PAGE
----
All eyes this week will be on the employment data released on Friday. Expectations are for a gain of almost 200,000 in payroll data for March. Many expect the March data to be the start of an upward trend in adding to payrolls, a critical need for the consumer to regain confidence to spend and for the economy to continue to expand. Consumer confidence has shown weakness of late as measured both by the Conference Board and the University of Michigan. The Conference Board reports its survey for March on Tuesday. Analysts expect a rebound. Also on Tuesday, the Case-Shiller home price data is reported with a small decline expected. The week starts off with important data for February on personal income and consumption reported on Monday. Month-over-month gains are expected for both. All this is a lot of data this week that should shed some light on the trend for consumer spending and the sustainability of the economic recovery. At the same time, investors have to be looking at long term interest rates.

Sell-Side Positive Sentiment Now Limited to Consumer Services

Consumer Services was one of those industries seeing only negligible change in sell-side sentiment last week. But that was enough to keep it firmly on its upward trends of the past three and seventeen months. It’s hard to fight that kind of long and short-term sell-side sentiment strength.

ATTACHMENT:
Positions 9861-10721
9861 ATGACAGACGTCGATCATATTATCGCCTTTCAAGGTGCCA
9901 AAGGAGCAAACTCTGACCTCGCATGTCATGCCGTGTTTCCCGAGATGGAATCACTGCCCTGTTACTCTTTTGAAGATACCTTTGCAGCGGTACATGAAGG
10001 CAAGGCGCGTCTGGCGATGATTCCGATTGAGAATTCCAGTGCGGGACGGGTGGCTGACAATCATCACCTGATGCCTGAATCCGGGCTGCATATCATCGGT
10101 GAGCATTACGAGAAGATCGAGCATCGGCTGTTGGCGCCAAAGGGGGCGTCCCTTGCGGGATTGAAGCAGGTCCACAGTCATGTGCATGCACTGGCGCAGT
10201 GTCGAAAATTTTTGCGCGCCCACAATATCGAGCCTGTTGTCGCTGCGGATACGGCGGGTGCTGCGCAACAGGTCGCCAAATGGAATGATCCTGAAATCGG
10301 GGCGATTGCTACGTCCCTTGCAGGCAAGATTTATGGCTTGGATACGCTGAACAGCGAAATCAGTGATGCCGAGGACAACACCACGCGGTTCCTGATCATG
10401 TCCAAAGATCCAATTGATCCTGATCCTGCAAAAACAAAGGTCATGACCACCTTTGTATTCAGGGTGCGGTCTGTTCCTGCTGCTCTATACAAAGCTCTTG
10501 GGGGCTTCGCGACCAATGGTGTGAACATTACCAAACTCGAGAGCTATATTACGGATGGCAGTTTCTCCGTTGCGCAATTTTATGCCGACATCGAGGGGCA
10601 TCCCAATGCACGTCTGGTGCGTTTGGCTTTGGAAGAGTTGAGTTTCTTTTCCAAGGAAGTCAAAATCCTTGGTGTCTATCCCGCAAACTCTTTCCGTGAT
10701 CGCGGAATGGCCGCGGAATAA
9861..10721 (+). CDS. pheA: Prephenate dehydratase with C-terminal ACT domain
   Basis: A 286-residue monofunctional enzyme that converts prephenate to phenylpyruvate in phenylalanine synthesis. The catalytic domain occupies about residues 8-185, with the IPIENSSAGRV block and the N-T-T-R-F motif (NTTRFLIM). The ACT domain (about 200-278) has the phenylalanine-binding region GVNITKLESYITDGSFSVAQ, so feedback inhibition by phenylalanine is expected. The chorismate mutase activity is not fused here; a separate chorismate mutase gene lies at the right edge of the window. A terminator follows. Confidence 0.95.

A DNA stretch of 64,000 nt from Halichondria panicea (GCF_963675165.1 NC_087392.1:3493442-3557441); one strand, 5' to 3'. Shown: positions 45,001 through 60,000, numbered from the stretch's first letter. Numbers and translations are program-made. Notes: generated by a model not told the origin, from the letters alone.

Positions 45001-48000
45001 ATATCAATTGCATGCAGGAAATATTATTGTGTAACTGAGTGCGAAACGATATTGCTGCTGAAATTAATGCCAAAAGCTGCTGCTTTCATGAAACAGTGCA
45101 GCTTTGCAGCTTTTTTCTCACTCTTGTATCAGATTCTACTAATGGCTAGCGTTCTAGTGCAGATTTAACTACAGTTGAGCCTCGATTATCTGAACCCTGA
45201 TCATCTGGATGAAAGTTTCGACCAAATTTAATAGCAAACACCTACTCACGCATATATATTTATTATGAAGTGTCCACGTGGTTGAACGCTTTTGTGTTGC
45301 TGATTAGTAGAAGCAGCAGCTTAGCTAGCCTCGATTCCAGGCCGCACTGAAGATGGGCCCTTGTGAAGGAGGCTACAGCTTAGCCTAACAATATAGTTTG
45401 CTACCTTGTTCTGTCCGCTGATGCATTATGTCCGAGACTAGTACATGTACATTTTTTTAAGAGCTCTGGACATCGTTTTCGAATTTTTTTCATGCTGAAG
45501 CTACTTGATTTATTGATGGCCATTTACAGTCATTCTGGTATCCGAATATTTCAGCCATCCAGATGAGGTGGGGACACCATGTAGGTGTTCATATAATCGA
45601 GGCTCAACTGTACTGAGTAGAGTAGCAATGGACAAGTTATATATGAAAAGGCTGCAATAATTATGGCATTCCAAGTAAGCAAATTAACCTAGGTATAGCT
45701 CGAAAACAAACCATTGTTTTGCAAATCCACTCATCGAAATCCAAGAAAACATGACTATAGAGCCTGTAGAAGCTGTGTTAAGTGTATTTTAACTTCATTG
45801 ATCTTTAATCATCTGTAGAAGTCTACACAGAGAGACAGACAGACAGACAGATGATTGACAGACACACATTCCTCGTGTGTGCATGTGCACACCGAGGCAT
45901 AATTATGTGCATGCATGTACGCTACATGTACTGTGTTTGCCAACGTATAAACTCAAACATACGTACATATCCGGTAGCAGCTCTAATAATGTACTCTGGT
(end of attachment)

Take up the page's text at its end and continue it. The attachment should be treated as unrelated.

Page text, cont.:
After three weeks of declines, sentiment last week for Tech was essentially flat. But with no gains in sentiment for a month, Tech appears to be reversing the upward trend of the first three months of this year.

No Industries Now Look Poised For an Upside Breakout

Since late February, both the Industrials and Telecomm Industries had appeared to be on the verge of upside breakouts, ready to join Consumer Services and Tech as positively rated industries. But the week ago results showed that sentiment for the Industrials might be faltering.

This past week, sentiment for the Industrials repeated the 5% decline of the week before. Those two drops appear to have reversed the emerging upward trend for Industrials. The drop for Telecomm was 7%, apparently reversing its two-month bounce off the January bottom hit after its huge sentiment decline that began in December.

With Tech, Industrials, and Telecomm no longer exhibiting positive trends, Consumer Services is now the only industry with a positive sell-side sentiment trend.

Financials Retains Industry Crown for Strongest Sentiment Downtrend

Sell-side sentiment was essentially unchanged last week, but that followed an 8% decline the week before, so the five-month downward trend remains firmly in place. However, with the recent negative bias to sell-side sentiment changes, Financials may soon have company. Oil & Gas is already in a three-month decline and probably now deserves to join Financials in the penalty box. It would only take two or three weeks of declines in sell-side sentiment for Health Care, Consumer Goods, Materials, Industrials, Tech and Telecomm to join the group.

Stocks to Watch

Over the last week, the following stocks had the largest bullish and bearish sentiment shifts amongst the sell-side.

Bullish:

Bearish:

Disclosure: No positions

Source: Weekly Street Sentiment: Is Sell-Side Implying a Market Correction?